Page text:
2. We do not have 10% of our population (which would mean about 32 million) incarcerated. It's closer to 2%.

  3. If a class action suit or other manner of retribution is possible, count me in. I have email and voicemail from the man. He colluded with opposing counsel, I am certain. My case was damaged so severely it nearly lost me everything and I am still paying dearly.

  4. There's probably a lot of blame that can be cast around for Indiana Tech's abysmal bar passage rate this last February. The folks who decided that Indiana, a state with roughly 16,000 to 18,000 attorneys, needs a fifth law school need to question the motives that drove their support of this project. Others, who have been "strong supporters" of the law school, should likewise ask themselves why they believe this institution should be supported. Is it because it fills some real need in the state? Or is it, instead, nothing more than a resume builder for those who teach there part-time? And others who make excuses for the students' poor performance, especially those who offer nothing more than conspiracy theories to back up their claims--who are they helping? What evidence do they have to support their posturing? Ultimately, though, like most everything in life, whether one succeeds or fails is entirely within one's own hands. At least one student from Indiana Tech proved this when he/she took and passed the February bar. A second Indiana Tech student proved this when they took the bar in another state and passed. As for the remaining 9 who took the bar and didn't pass (apparently, one of the students successfully appealed his/her original score), it's now up to them (and nobody else) to ensure that they pass on their second attempt. These folks should feel no shame; many currently successful practicing attorneys failed the bar exam on their first try. These same attorneys picked themselves up, dusted themselves off, and got back to the rigorous study needed to ensure they would pass on their second go 'round. This is what the Indiana Tech students who didn't pass the first time need to do. Of course, none of this answers such questions as whether Indiana Tech should be accredited by the ABA, whether the school should keep its doors open, or, most importantly, whether it should have even opened its doors in the first place. Those who promoted the idea of a fifth law school in Indiana need to do a lot of soul-searching regarding their decisions. These same people should never be allowed, again, to have a say about the future of legal education in this state or anywhere else. Indiana already has four law schools. That's probably one more than it really needs. But it's more than enough.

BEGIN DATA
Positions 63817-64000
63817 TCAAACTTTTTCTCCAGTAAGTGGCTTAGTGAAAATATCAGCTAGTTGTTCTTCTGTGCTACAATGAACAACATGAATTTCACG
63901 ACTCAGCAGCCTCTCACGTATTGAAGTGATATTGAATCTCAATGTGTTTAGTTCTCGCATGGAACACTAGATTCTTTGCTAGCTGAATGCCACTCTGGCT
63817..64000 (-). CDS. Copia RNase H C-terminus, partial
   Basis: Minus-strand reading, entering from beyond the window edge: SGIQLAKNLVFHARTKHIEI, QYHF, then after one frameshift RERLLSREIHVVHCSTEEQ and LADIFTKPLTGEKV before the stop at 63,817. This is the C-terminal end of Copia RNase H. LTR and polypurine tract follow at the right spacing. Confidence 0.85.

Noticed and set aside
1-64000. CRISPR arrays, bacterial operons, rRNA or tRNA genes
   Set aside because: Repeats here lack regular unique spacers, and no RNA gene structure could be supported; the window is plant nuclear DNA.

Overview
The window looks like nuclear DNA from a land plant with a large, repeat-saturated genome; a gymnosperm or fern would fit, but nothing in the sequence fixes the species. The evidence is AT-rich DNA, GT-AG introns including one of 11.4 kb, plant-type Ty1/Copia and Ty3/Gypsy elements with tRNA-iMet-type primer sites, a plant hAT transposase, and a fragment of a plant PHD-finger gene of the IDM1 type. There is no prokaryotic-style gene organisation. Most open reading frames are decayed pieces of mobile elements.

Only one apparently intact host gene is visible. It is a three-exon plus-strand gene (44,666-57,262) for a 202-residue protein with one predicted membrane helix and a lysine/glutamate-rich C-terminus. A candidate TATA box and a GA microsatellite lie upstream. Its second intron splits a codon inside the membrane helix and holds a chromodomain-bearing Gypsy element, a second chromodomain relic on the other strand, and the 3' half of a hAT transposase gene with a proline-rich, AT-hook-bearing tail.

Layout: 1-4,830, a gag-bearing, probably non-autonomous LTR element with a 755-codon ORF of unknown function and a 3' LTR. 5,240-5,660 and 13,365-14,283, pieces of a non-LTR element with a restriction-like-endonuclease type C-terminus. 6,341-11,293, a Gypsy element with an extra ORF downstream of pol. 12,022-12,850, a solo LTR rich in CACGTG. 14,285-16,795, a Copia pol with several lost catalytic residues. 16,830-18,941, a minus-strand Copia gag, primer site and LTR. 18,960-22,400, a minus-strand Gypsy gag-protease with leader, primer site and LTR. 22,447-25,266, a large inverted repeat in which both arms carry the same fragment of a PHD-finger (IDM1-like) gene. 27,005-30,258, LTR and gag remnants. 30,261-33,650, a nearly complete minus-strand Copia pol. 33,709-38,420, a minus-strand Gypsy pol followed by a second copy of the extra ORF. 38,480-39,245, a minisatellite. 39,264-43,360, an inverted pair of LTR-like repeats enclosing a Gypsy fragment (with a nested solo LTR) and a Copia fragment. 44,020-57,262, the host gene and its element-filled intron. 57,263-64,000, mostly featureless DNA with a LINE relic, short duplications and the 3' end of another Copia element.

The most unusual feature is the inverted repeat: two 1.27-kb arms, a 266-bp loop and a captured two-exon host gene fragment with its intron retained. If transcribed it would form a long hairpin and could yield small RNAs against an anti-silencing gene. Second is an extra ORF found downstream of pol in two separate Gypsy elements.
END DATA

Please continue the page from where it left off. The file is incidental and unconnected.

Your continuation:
5. This man Steve Hubbard goes on any online post or forum he can find and tries to push his company. He said court reporters would be obsolete a few years ago, yet here we are. How does he have time to search out every single post about court reporters and even spy in private court reporting forums if his company is so successful???? Dude, get a life. And back to what this post was about, I agree that some national firms cause a huge problem.